“Steeplechase is a technical event. We train at the grassroots here and when they reach national level, some athletes fail to follow the right skills. This could be because of indiscipline. So, we don’t have a steady progression. In schools, the curriculum has become too academic. We give sports little attention,” said Tiren, who is a teacher.

Mathew Birir, who led the 1992 Olympic 1-2-3 sweep in Barcelona, says Athletics Kenya has not changed training and competition tactics.

“AK are still relying on the old tactics and rely on talents. They need to come up with modern training programmes. Again, we expose the tactics to our opponents. Other countries like Ethiopia guard their secrets well and encourage teamwork in major competitions.

“AK must also regulate races ahead of major competitions. We tend to exhaust our athletes in Diamond League meetings. AK should also regulate the way agents deal with athletes, especially those who have been named in national teams. There is also the issue of transition from track to road races. Many athletes quit the track at an early age,” Birir said.

Moses Kiptanui, who also led the 1997 World Championships podium sweep, said the development of track events in Kenya is low.

“A good number of athletes transit to marathon. You know it is easier to train a flat race than a  technical event like steeplechase and hurdles. Initially, schools used to invest in the water jump, barriers and hurdles. Nowadays, they don’t. The equipment is expensive.

“Most steeplechasers are not patient to remain on the track for long. They want to make more money in road races.

Is Kenya steadily losing its grip on steeplechase
Moses Kiptanui wins the 3000m steeplechase in Atlanta, United States, March 1994. [Photo: Archives]

Again, there were few managers during our time. Handling athletes was easy. We could sit down and strategise,” said Kiptanui, the three-time world champion.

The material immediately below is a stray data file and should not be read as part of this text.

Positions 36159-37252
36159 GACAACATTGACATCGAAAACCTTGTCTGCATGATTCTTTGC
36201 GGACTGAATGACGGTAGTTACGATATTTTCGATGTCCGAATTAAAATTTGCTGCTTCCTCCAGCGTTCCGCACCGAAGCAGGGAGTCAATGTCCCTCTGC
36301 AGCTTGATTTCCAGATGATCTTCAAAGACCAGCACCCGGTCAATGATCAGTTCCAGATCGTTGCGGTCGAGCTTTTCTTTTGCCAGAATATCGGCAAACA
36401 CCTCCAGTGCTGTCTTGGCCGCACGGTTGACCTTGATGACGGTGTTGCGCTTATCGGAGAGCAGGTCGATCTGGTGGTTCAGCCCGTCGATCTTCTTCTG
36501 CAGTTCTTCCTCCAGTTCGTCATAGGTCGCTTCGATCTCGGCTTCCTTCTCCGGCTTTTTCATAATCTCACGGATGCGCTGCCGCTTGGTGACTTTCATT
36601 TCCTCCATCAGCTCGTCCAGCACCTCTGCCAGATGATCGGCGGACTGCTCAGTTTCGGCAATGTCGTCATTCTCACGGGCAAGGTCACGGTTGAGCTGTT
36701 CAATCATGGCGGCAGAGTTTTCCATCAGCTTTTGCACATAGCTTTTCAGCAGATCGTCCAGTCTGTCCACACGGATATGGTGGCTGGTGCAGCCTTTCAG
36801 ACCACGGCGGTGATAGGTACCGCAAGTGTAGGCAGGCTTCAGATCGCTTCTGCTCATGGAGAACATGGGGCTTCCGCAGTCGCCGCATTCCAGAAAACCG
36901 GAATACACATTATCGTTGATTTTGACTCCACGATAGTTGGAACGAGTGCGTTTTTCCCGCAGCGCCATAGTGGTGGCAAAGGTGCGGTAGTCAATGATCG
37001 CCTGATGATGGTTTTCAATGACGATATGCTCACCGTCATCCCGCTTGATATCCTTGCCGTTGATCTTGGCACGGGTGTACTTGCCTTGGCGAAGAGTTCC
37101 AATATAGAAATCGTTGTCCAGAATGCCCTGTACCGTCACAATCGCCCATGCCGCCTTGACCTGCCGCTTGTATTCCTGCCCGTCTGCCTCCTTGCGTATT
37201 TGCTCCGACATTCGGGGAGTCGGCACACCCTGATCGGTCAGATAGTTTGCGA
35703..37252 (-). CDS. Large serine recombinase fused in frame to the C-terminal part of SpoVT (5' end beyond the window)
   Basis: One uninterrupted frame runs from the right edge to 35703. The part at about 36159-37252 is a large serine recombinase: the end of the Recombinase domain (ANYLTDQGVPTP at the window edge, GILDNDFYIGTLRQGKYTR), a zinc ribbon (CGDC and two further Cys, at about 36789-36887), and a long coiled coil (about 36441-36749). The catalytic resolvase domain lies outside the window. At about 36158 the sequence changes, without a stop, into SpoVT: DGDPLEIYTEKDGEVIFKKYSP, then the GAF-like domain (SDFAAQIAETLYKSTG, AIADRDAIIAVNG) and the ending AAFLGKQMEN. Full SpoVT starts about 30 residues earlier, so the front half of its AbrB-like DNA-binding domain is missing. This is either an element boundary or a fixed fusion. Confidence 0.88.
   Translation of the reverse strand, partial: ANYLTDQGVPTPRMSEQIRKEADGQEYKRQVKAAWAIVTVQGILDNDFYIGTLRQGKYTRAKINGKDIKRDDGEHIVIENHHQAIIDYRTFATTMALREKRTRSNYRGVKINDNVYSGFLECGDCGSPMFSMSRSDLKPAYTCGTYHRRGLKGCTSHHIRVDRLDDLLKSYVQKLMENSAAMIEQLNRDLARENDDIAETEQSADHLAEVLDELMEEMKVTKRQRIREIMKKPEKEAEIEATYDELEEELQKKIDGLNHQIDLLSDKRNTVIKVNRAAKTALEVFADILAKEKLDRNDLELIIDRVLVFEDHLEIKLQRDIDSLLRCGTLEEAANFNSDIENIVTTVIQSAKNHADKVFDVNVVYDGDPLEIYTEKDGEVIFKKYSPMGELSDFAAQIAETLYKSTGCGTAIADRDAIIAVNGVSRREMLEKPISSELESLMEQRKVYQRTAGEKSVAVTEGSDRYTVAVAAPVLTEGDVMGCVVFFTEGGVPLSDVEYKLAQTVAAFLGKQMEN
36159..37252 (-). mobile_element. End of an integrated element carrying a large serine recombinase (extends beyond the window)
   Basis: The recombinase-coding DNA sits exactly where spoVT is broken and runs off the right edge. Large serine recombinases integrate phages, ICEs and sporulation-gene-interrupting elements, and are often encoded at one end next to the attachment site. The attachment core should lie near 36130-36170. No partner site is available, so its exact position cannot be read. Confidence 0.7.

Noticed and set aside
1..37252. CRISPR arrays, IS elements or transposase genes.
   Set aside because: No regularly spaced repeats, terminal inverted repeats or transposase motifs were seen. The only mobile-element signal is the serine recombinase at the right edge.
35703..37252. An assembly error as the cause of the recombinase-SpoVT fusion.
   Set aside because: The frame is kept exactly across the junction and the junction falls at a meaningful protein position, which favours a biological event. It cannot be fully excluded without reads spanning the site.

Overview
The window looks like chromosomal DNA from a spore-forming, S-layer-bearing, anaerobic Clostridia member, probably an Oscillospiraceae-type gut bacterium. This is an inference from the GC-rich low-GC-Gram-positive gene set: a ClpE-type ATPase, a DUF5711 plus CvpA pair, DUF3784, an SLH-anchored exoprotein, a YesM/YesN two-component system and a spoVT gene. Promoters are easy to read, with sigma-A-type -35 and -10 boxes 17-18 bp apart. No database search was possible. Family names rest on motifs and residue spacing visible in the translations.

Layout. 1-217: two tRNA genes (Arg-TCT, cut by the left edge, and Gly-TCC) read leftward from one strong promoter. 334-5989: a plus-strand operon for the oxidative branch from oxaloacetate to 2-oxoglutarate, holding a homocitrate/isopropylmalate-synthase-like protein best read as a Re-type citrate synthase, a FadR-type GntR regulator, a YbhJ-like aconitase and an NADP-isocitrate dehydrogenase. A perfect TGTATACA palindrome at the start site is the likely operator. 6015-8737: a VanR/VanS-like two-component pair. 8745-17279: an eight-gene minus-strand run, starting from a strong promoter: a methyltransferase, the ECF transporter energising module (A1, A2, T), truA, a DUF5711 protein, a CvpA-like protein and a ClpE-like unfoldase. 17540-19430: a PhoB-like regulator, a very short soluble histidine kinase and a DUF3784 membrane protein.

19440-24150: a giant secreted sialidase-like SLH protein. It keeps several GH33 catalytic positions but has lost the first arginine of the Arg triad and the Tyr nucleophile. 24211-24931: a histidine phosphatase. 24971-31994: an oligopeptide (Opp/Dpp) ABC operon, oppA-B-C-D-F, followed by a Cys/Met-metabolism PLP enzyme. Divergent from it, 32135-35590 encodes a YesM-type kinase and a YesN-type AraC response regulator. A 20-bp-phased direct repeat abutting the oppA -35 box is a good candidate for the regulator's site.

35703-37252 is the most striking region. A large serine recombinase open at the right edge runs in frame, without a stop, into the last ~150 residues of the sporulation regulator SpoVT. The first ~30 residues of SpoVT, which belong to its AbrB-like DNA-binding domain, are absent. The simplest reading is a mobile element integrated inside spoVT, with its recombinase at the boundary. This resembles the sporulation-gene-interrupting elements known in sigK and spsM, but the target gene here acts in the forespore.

Kenya has dominated in men’s race at the Olympics since their maiden victory at the 1968 Olympic Games in Mexico City where Amos Biwott became the first Kenyan Olympic champion. Kipchoge Keino became the second Kenyan to win gold in the race at the 1972 Olympics in Munich.

The nation basks on wins in nine editions including 1-2-3 sweeps in 1992 Barcelona and 2004 Athens Olympics.

Ezekiel Kemboi and Volmari Iso-Hollo of Finland are the only two-time Olympic champions. Kemboi won in Athens (2004) and London (2012) while Iso-Hollo won back-to-back titles in Los Angeles (1932) and Berlin in 1936.

Kenyan men have won 12 world titles, only missing out in four editions. That was in 1983 Helsinki, 1987 Rome, 2003 Saint-Denis and 2005 Helsinki, where Kenyan-born Saif Saaeed Shaheen of Qatar won. He holds the men’s world record in the event.

Kemboi won four world titles (2009, 2011, 2013 and 2015) while Kiptanui wore three crowns in 1991, 1993 and 1995. Kemboi has two Olympic titles while Kiptanui basks in a silver medal from 1996 Olympics.

Apart from the first World Under-20 Championships in 1986 that featured 2000m steeplechase, Kenyan men have won all the 15 editions of the 3,000m steeplechase.

Since the women’s 3,000m steeplechase was introduced at the 2008 Beijing Olympic Games, no Kenyan has won gold save for Kenyan-born Ruth Jebet, who ran away with the title at the 2016 Rio Olympics. From the seven editions of the women’s race that were introduced in 2005 Helsinki worlds, Kenya has won three gold medals in Milcah Chemos at 2013 Moscow, Hyvin Kiyeng at 2015 Beijing and Beatrice Chepkoech at the 2019 Doha worlds.

It remains to be seen if Kenyan women would continue making impressive strides.

Is Kenya steadily losing its grip on steeplechase
Kenya’s Hyvin Kiyeng Jepkemoi celebrates with her silver medal during the podium ceremony for the Women’s 3000m Steeplechase Final during the athletics event at the Rio 2016 Olympic Games at the Olympic Stadium in Rio de Janeiro on August 15, 2016. [AFP PHOTO / Johannes EISELE]